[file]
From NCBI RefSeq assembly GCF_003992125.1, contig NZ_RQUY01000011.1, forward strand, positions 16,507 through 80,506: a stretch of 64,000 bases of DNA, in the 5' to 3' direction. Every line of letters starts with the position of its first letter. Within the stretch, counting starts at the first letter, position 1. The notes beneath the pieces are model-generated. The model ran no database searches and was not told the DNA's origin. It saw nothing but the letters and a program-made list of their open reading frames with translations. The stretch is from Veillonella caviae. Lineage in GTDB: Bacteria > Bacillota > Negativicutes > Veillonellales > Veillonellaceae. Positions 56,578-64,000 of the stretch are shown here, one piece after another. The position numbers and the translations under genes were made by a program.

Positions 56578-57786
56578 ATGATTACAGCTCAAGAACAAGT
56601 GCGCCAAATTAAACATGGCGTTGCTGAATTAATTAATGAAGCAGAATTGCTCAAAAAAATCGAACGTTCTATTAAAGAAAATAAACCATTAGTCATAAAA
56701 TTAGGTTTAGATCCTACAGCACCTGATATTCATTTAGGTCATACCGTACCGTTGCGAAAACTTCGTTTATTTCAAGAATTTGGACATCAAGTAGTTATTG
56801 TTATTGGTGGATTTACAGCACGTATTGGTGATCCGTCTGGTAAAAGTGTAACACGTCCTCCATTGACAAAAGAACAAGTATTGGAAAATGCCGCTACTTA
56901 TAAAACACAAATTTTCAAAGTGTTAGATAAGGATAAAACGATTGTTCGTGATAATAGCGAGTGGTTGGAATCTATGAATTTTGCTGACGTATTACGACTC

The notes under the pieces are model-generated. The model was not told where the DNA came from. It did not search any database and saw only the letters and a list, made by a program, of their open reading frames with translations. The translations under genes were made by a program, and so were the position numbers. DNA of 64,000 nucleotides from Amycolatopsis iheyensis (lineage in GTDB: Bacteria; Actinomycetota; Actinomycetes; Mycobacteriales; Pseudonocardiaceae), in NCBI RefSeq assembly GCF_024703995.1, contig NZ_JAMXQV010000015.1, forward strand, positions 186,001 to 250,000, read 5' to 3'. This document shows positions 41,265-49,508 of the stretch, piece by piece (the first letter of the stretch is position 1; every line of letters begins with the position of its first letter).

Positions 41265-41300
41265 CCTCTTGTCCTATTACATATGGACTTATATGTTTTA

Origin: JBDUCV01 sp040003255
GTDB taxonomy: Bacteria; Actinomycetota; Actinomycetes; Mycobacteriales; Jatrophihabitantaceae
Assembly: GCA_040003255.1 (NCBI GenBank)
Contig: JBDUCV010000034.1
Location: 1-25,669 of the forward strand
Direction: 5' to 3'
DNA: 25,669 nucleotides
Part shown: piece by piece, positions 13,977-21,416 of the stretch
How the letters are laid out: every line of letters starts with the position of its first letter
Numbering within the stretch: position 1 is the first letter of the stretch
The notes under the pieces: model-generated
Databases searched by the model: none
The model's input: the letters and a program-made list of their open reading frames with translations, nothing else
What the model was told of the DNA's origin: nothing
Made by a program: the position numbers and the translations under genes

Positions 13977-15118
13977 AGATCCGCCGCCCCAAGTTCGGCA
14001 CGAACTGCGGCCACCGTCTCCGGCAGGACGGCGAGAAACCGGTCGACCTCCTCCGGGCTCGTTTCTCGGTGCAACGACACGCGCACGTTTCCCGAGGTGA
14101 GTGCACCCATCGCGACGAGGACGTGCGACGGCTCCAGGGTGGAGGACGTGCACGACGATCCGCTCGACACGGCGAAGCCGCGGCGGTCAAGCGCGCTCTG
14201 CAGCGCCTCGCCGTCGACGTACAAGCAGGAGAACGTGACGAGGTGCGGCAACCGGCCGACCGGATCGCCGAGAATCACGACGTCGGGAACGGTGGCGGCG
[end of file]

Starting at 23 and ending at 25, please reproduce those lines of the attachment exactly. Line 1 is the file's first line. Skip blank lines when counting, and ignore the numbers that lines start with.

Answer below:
The model's input: the letters and a program-made list of their open reading frames with translations, nothing else
What the model was told of the DNA's origin: nothing
Made by a program: the position numbers and the translations under genes